Messaging with JMS and
Java Message Service ( JMS ) is a standard Java EE messaging API that allows loosely
coupled, asynchronous communication between Java EE components.
NetBeans includes good support to aid us in creating applications that take
advantage of the JMS API, generating most of the JMS-specific code and
allowing us to focus on the business logic of our application.
We will cover the following topics in this chapter:
• Introduction to JMS
• Creating JMS resources from NetBeans
• Implementing a JMS message producer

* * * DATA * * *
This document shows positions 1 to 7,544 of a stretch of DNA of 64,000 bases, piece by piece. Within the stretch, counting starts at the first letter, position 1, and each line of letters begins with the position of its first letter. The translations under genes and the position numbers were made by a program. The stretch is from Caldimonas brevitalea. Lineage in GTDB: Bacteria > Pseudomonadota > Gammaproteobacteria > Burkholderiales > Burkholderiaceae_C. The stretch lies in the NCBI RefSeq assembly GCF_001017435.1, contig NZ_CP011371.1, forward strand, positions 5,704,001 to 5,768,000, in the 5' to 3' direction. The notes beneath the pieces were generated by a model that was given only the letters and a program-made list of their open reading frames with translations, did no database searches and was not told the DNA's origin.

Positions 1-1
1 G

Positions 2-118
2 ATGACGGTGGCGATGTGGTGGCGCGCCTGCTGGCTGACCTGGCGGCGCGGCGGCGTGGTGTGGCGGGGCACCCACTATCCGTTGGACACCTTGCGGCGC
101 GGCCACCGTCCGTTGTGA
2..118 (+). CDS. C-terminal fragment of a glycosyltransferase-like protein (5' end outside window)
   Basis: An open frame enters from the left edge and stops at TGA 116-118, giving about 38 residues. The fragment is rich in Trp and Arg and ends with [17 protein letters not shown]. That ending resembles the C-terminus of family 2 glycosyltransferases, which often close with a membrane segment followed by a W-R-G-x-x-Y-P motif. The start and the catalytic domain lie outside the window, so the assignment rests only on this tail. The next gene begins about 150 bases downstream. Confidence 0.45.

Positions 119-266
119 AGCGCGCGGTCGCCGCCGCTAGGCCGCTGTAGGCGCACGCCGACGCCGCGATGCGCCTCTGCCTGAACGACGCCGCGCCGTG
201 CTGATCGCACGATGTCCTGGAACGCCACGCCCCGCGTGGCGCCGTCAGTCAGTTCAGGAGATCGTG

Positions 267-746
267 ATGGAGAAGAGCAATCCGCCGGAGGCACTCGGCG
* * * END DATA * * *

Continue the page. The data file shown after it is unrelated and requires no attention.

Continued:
• Consuming JMS messages with message-driven beans
Introduction to JMS
JMS is a standard Java EE API that allows loosely coupled, asynchronous
communication between Java EE components. Applications that take advantage of
JMS do not interact with each other directly; instead, JMS message producers send
messages to a destination (JMS queue or topic) and JMS consumers receive messages
from those destinations.
There are two messaging domains that can be used when working with JMS:
point-to-point (PTP) messaging, in which a JMS message is processed by only one
message receiver, and publish/subscribe ( pub/sub ) messaging, in which all message
receivers subscribed to a specific topic receive and process each message for said
topic. JMS applications that use the PTP messaging domains use message queues as
their JMS destinations, whereas applications that use pub/sub use message topics.